Thursday, July 13, 2017

Brentano String Quartet. July 9, 2017.

Richardson Auditorium at Princeton University.  General Admission (Balcony Right Rear, free).

Madrigal set (arr. Steinberg for string quartet) by Gesualdo (1566-1613).
The Fifth Book by Hartke (b. 1952).
Quartet No. 7, op 59, no. 1, “Razumovsky” by Beethoven (1770-1827).

Mark Steinberg, violin; Serena Canin, violin; Misha Amory, viola; Nina Lee, cello.

This concert was part of the Princeton University Summer Chamber Concerts series.  The concert was also billed as the PUSCC 50th season celebration concert.  Perhaps for this reason the auditorium was filled; a friend couldn’t get a ticket because the concert was sold out – even though isolated empty seats were around.  The quartet began its association with Princeton as far back as 1999, and has progressed from a relatively unknown ensemble to a well-established group which also mentors other quartets.

Each piece on today’s program is from a different century.  One could argue the piece by Carlo Gesualdo had 21st century elements in it as it was arranged from the 16th century piece by Steinberg.  The set consists of three movements, it is not clear from either the Program or the introduction by Scott Burnham how they were chosen from the many Gesualdo had written.  Without the words associated with the specific madrigals I couldn’t quite tell what the quartet was trying to say.  The tunes and harmonies were pleasant enough to listen to, though.

As to the piece by Stephen Hartke, the Program contains the sentence “Commissioned by the Brentano Quartet for their Fragments Project in celebration of their 20th Anniversary.  The work reflects on the first movement of an unfinished quartet by Shostakovich.”  Burnham’s commentary didn’t talk about the Shostakovich linkage at all, he rather referred to the piece as a quartet trying to sound like a madrigal (as opposed to madrigal made to sound like a quartet for the earlier piece.)  Interesting observations, but my ears (and mind) couldn’t get that characteristic, in no small due to my lack of knowledge of madrigals.  I often ask the question of contemporary music: will I remember it after a while?  I am writing this 4 days after hearing it, and I have no recall of what it sounded like.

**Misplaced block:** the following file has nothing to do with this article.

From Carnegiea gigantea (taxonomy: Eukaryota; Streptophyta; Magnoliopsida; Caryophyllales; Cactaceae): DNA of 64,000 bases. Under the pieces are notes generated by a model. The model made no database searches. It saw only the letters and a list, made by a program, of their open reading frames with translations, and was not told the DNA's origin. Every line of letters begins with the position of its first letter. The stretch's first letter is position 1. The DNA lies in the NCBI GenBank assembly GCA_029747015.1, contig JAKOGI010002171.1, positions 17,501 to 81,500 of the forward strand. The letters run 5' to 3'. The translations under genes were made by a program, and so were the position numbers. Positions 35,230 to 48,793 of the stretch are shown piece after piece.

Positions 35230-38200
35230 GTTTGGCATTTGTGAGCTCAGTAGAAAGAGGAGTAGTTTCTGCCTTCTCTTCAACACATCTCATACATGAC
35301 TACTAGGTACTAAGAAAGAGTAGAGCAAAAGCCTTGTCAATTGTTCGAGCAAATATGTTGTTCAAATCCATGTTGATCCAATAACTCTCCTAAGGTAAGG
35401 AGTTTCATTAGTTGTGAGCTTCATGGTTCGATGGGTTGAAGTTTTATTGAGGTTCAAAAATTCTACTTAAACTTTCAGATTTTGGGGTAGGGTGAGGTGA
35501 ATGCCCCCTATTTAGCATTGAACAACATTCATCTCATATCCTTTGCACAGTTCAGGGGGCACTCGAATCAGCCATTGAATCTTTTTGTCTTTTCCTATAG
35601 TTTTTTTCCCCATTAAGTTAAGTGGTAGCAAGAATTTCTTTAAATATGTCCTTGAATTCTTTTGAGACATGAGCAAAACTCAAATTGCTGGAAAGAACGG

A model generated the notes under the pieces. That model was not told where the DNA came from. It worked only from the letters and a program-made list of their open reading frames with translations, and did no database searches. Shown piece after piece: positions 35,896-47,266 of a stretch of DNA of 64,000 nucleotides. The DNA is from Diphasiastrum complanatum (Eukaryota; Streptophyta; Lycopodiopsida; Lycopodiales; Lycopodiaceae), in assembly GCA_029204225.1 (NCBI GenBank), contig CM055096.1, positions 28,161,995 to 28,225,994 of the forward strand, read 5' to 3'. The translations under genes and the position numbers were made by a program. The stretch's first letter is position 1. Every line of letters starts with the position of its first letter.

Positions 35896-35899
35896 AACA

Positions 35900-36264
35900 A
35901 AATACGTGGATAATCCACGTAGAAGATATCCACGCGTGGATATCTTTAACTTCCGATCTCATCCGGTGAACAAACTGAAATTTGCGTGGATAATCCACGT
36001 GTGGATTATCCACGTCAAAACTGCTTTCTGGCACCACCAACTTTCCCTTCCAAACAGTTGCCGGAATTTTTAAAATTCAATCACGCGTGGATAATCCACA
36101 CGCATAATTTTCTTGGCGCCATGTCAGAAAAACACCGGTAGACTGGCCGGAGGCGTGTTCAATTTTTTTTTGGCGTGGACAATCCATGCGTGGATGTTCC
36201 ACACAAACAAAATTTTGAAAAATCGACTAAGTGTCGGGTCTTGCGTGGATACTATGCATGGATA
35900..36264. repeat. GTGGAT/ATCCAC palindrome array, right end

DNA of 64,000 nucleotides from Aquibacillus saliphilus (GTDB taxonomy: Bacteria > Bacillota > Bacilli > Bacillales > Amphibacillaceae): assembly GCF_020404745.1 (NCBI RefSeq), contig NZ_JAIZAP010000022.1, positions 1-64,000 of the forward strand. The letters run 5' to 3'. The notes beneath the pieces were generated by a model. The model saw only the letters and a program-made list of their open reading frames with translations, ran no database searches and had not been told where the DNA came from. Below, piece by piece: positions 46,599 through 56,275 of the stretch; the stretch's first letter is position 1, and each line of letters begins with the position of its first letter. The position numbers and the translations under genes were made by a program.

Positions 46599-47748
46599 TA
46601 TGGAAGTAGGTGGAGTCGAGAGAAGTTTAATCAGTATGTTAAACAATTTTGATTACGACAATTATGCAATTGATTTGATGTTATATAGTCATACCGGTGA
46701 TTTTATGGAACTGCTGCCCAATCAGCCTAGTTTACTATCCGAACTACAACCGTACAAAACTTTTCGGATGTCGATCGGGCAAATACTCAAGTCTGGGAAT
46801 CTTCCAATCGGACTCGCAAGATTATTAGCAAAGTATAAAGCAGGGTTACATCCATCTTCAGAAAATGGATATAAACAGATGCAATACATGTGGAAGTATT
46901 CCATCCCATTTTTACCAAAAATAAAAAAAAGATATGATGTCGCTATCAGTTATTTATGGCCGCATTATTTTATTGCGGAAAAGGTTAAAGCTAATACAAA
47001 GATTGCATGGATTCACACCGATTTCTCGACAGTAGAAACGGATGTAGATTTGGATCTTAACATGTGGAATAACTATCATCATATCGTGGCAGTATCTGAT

[Note added 7/17/2017.  I noticed I did write some notes about this piece.  The five movements denote respecitively winter, spring, summer, fall, and winter again, with the third movement as the central one.  I did remember thinking all the seasons showed quite a bit of calmness.]

Perhaps due to the first two pieces in the program, I really appreciated the Beethoven quartet.  It was rather long at about 40 minutes, and consisted of Allegro; Allegretto vivace e sempre scherzando; Adagio molto e mesto; and Theme russe, Allegro.  I had looked over the score while listening to a YouTube recording, so was somewhat prepared to have a good listening session, and I did.

Brentano Quartet.

This was the third time we saw the quartet, with the first being in 2005, 12 years ago.  The players looked as young as they did then, and I thought they improved quite a bit over the years (fewer intonation problems, good balance, etc.)  And PUSCC has come a long way also.  The Program is upgraded from a two-sided sheet to a high quality pamphlet.  Honestly the content was as minimal as before, so I hope they are making a lot of money from advertisements.

This is the second year they have gone to electronic tickets, making it easy for someone who might go to get a ticket.  The downside was our friend couldn’t get tickets for this concert, and I couldn’t get them for the next concert.  I wonder if they have developed a robust “overbooking” algorithm to account for the no-shows yet.

Packed Richardson Auditorium.

The concert was at 3 pm in the afternoon, and Princeton was busy on a Sunday afternoon.  We had to park in the municipal lot.

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